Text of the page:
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I "inherited" a web application which is designed and implemented horribly (both the application and the database). For example, the main data is stored using a sort of emulated key-value storage in a Postgres 8.2 database, making it virtually impossible to extract useful data from it in a reasonable amount of time.

Currently I'm working hard on replacing the entire application + database, however it will take a few months before the new application is finished. This is a problem since the website is really slow due to the extremely bad database design and even worse queries. Therefore I'm planning to fix the database design and the queries on the live site until the website has an acceptable load time as a temporary solution.

I do however have a few limitations to work around, the most problematic ones are:

  • I'll have to do everything from inside a proprietary build CMS.
  • The queries are all distributed over many many files, and there's no way to search for them. Therefore it's next to impossible to guarantee that I've updated all queries to a particular table.
  • I don't have direct access to the database, but I can execute queries using a query editor in the CMS, but only to tables owned by the application (so no pg_* tables for me).
  • I don't have access to a developer environment, nor can I create one. Everything has to be done live.

So basically I'll have to do a migrate a database live over the course of a few days, while simultaneously updating the application live such that it can handle the new application, without being able to search for the usage of each table.

With all these handicaps taken into consideration I came up with the following plan:

  1. Create initially empty tables to store the data in a sane way.
  2. Create triggers on the old tables which can sync the data with the new ones.
  3. Export the data from the old tables to the new tables & enable the triggers.
  4. Replace the queries one by one.

Using this strategy I will have 2 synced databases after step 3. Initially all queries will go to the old database, but while I'm updating the queries slowly the old database will be used less, and the new one more.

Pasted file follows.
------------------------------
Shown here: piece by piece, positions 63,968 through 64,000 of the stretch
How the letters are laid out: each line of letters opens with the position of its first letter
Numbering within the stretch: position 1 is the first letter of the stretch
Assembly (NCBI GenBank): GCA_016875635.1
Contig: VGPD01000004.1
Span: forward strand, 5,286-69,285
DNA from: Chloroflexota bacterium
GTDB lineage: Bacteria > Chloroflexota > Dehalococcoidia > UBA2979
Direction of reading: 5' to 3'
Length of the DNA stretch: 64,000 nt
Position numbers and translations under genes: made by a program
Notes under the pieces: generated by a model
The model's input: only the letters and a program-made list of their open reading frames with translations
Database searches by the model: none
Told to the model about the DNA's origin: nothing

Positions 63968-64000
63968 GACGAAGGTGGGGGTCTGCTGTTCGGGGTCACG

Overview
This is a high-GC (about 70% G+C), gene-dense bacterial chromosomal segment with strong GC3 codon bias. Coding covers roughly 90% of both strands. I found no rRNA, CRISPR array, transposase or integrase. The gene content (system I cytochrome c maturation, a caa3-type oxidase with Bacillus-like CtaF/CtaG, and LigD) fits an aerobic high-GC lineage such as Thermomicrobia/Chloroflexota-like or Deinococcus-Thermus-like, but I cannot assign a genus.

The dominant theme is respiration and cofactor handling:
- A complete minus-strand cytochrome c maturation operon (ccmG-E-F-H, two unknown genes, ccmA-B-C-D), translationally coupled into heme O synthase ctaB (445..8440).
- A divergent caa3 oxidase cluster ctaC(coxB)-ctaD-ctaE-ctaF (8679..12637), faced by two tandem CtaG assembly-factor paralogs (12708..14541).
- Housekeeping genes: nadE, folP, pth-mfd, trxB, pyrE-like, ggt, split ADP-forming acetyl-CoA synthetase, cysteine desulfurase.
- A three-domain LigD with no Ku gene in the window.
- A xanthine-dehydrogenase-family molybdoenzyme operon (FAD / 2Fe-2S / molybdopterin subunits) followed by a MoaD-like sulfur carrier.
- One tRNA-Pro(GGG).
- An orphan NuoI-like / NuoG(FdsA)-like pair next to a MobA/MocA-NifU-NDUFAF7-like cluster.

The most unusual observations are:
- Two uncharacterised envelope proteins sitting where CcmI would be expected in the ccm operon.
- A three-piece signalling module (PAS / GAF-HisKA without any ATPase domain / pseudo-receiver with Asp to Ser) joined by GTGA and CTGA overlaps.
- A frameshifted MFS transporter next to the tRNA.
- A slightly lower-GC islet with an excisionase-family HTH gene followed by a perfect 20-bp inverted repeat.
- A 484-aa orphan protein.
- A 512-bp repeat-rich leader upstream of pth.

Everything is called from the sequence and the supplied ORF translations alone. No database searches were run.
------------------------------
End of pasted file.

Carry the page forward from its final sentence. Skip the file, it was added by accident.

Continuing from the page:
Taking this "sub-optimal" situation in mind, is this a good strategy to fix some of the problems? What things should I take into consideration while doing this?

Note that I fully understand that this is a very risky suicide mission. However, I'll have to do something in a short amount of time, otherwise the website becomes entirely unusable.

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I am curious how can one limit the access to the system catalog. On the other hand, your plan sounds OK for me after a fast glance, but I would seriously consider leaving that CMS alone on the long run and use/build something friendlier. –  dezso Sep 23 '13 at 14:20
    
The query editor simply analyses the query before executing. Whenever I access a table without a certain prefix, it complains. Also, the entire stack is going to be replaced, so in a few months time I won't have to use the CMS anymore:) –  Tiddo Sep 23 '13 at 14:24

1 Answer 1

up vote 1 down vote accepted

If you can, it would be better to do views and triggers rather than bilateral replication of data between both sides.

So I would modify your plan slightly:

  1. Create a sane schema

  2. Create an emulation of the old schema using views.

  3. Create triggers on the views to write to the new schema instead of the old.

The question is what comes after this. Since you are building a new tool, it is good to be in maintenance mode. This means, I think, only fixing the slowest of the queries that cause you problems.

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I do already use views a lot, but views don't improve performance since they're merely stored queries. Therefore I need to do something else to solve these performance issues. Also, replication will only be one way (old->new), so I guess that makes the operation a little bit easier. I won't change the inserts and updates because these don't have performance issues and also because a lot of these are hidden and accessible due to abstractions from the CMS. –  Tiddo Sep 23 '13 at 14:30
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I just realized I misread you're answer. I thought you suggested to use views on the old schema. Using views on a new schema makes a lot of sense! Thanks! –  Tiddo Sep 23 '13 at 14:34
    
BTW, this is one of the core uses of views, to maintain app compatibility when db schemas change, IMO. –  Chris Travers Sep 24 '13 at 6:32

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